There has been a spate of diplomatic activity in recent weeks as China ramps up its bid for a resumption of the Six Party Talks. China’s representative for Korean Peninsula Affairs Wu Dawei spent five days in the DPRK at the end of August consulting with DPRK’s First Vice Foreign Minister Kim Kye-gwan. The meeting came in advance of a Track 1.5 or 2 meeting (depending on who shows), scheduled for September 18 and sponsored by the China Institute of International Studies to “celebrate” the tenth anniversary of the talks and the 8th anniversary of the September 2005 Joint Statement (Kyodo coverage here). The Institute had hoped that the Six Parties would all send senior officials, or even their chief negotiators, in effect informally reconvening the talks. But by China’s own admission—in a briefing to the other parties—the foreign ministry was forced to admit that it had not secured a definitive statement of intent from Pyongyang. Among others, Yang Yi—a retired admiral and until recently the director of the Institute for Strategic Studies at China’s National Defense University—vented his frustration in an interview for Yonhap, saying that North Korea’s ambition to be recognized as a nuclear power was totally unacceptable.
American diplomats have been out in the region lowering expectations. In mid-August Daniel Russel was appointed as Assistant Secretary of State for East Asian and Pacific Affairs; he was on his maiden voyage to the region in his new capacity. (Russel has a particularly long and strong connection with Japan, dating to a stint as Assistant to Mike Mansfield during his tenure as Ambassador to the country in the mid-1980s.) In Seoul, Russel reiterated the broad argument about North Korea isolating itself but did not say explicitly that North Korea had to do everything before talks could resume and left the door open on attending the upcoming Chinese seminar. Glyn Davies, however, put a harder edge on the message. In a joint press opportunity with his South Korean counterpart Cho Tae-yong, Davies reiterated that North Korea needed to forswear its nuclear ambitions and actually do something before talks could resume.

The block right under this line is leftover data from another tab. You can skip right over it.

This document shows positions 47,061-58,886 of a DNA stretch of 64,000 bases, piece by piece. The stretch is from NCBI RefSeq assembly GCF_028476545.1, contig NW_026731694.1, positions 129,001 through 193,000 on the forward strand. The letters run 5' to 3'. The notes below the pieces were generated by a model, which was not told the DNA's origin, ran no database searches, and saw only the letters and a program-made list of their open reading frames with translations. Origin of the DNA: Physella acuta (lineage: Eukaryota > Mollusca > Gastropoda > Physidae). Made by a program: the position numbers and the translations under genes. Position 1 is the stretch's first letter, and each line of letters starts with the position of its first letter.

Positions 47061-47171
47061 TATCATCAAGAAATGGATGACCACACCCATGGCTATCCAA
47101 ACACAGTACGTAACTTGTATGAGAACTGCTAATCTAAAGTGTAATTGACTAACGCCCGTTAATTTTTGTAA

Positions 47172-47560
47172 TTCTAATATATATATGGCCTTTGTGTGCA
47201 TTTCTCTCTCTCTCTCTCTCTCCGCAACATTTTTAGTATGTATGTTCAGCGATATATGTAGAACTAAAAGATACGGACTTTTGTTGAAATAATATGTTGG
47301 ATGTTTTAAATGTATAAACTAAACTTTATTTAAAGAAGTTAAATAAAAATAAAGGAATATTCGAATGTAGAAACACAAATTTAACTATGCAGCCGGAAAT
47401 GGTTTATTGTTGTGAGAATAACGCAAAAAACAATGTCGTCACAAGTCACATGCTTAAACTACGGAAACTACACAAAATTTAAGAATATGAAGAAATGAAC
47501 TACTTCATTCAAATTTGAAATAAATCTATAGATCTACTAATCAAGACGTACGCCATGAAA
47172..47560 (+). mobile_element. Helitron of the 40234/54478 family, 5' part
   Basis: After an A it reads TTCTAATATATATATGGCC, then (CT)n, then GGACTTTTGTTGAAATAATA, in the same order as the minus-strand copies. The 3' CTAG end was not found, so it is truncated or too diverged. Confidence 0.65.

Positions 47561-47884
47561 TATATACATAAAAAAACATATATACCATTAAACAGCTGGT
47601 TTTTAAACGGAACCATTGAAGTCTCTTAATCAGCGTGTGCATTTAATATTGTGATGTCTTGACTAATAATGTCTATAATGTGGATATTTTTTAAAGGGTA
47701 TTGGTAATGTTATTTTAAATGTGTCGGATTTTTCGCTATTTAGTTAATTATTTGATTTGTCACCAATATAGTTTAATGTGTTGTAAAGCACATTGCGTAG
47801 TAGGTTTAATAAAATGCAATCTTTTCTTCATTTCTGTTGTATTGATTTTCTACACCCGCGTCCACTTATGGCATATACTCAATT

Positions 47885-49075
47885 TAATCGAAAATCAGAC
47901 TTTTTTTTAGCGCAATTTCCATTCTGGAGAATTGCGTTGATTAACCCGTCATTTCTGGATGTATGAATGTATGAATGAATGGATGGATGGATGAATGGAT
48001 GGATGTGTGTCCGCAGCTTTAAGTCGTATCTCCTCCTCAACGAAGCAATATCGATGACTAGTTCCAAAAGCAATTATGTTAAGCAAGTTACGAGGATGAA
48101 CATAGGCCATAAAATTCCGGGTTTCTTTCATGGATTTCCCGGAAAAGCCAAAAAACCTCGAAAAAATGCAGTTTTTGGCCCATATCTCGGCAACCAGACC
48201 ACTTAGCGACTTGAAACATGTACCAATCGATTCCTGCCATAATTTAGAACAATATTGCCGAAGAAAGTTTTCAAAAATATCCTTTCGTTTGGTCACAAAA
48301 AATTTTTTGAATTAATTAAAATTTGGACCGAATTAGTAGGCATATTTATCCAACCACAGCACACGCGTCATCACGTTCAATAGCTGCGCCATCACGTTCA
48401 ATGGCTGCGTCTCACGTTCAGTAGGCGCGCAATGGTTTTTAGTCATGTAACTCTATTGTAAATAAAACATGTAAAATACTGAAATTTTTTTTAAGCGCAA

With respect to the Chinese meeting, Davies noted drily that he hoped the academics attending had a good time but that it was not appropriate for the US government to send anyone—or anyone of any standing—because of the lack of favorable conditions. We personally think that someone should show up and let the Chinese do some real work; the risk of getting boxed in appears pretty low to us given that Beijing has been unable to come up with anything concrete from Pyongyang. But hey, we are just one of those lowly academics, in any case were not invited, and of course would not want to inadvertently have to share a stage with a North Korean.